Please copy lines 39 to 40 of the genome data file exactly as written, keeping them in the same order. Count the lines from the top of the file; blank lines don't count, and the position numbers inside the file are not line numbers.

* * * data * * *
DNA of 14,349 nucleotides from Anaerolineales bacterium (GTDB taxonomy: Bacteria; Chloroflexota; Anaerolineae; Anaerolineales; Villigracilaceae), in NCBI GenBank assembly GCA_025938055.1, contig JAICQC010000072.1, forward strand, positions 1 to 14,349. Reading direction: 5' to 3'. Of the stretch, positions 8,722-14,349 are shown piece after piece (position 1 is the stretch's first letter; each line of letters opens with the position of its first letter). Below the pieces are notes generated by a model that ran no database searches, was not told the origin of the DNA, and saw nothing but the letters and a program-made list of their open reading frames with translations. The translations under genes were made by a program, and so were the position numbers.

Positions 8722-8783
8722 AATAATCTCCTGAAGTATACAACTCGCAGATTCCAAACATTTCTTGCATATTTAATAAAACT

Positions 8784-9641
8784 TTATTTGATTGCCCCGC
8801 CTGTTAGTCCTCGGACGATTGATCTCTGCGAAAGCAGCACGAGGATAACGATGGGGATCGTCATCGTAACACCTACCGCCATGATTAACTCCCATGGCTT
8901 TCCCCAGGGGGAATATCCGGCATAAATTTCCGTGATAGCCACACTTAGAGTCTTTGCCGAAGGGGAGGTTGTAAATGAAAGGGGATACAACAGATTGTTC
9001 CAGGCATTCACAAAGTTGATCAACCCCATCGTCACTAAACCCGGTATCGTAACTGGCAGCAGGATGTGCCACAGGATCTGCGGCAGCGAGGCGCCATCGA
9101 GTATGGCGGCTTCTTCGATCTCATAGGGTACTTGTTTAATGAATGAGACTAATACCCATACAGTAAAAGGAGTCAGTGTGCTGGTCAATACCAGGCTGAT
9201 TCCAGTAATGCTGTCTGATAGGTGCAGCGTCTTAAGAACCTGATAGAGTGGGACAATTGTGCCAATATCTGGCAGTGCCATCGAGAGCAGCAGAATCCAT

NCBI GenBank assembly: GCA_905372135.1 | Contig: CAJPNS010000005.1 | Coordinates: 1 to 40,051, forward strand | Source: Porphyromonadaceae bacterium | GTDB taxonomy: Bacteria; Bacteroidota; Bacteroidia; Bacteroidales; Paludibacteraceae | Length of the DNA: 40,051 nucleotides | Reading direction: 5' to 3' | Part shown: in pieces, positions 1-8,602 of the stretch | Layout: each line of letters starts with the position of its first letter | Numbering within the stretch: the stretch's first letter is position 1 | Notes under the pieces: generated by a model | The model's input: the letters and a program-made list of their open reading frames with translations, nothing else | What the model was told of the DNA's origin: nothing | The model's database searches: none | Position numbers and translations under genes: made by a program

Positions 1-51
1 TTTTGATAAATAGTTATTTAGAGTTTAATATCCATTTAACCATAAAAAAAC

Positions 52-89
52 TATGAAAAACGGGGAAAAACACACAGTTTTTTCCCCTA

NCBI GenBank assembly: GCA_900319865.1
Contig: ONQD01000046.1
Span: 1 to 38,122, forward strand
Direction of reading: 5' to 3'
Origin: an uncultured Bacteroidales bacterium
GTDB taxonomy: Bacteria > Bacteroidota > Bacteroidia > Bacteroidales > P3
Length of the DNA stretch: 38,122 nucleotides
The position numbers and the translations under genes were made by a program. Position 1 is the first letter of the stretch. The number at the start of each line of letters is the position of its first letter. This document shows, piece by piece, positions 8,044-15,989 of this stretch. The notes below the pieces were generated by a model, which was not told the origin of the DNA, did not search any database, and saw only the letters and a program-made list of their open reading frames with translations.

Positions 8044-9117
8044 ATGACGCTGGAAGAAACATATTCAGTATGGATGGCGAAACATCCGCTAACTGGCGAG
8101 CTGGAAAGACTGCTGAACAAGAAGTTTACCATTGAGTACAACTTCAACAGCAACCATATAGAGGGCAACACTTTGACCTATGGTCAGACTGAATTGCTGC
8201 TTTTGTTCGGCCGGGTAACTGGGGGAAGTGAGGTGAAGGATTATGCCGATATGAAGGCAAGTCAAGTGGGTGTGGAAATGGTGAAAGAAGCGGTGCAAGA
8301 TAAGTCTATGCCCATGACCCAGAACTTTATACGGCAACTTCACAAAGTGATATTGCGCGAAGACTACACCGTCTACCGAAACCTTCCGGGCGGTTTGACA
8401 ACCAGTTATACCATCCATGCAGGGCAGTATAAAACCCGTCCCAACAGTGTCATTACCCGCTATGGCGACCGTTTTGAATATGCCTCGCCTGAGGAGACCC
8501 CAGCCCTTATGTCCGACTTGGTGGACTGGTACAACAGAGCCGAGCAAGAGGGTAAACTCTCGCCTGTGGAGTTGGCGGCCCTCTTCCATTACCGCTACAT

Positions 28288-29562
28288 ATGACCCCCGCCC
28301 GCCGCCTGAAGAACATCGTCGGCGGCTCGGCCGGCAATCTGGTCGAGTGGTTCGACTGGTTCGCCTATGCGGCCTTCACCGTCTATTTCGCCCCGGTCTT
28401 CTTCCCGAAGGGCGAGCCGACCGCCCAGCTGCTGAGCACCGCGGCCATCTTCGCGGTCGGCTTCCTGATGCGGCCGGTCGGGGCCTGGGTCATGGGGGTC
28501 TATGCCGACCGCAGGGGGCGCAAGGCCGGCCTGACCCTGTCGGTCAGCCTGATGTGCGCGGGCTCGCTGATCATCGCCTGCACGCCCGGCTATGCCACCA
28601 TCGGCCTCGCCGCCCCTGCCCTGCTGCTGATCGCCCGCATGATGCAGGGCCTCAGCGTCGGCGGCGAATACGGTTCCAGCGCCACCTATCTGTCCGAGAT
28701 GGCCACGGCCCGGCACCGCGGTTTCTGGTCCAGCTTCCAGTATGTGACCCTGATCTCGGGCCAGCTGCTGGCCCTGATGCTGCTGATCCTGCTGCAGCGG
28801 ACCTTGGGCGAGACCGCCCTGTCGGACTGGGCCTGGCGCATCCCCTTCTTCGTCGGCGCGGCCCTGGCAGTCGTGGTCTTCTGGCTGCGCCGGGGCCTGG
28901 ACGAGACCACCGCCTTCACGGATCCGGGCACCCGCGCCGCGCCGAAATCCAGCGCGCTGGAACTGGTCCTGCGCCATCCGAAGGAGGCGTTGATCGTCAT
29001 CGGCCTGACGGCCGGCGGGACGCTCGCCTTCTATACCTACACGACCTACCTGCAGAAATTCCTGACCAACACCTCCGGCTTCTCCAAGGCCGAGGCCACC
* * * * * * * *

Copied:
28901 ACGAGACCACCGCCTTCACGGATCCGGGCACCCGCGCCGCGCCGAAATCCAGCGCGCTGGAACTGGTCCTGCGCCATCCGAAGGAGGCGTTGATCGTCAT
29001 CGGCCTGACGGCCGGCGGGACGCTCGCCTTCTATACCTACACGACCTACCTGCAGAAATTCCTGACCAACACCTCCGGCTTCTCCAAGGCCGAGGCCACC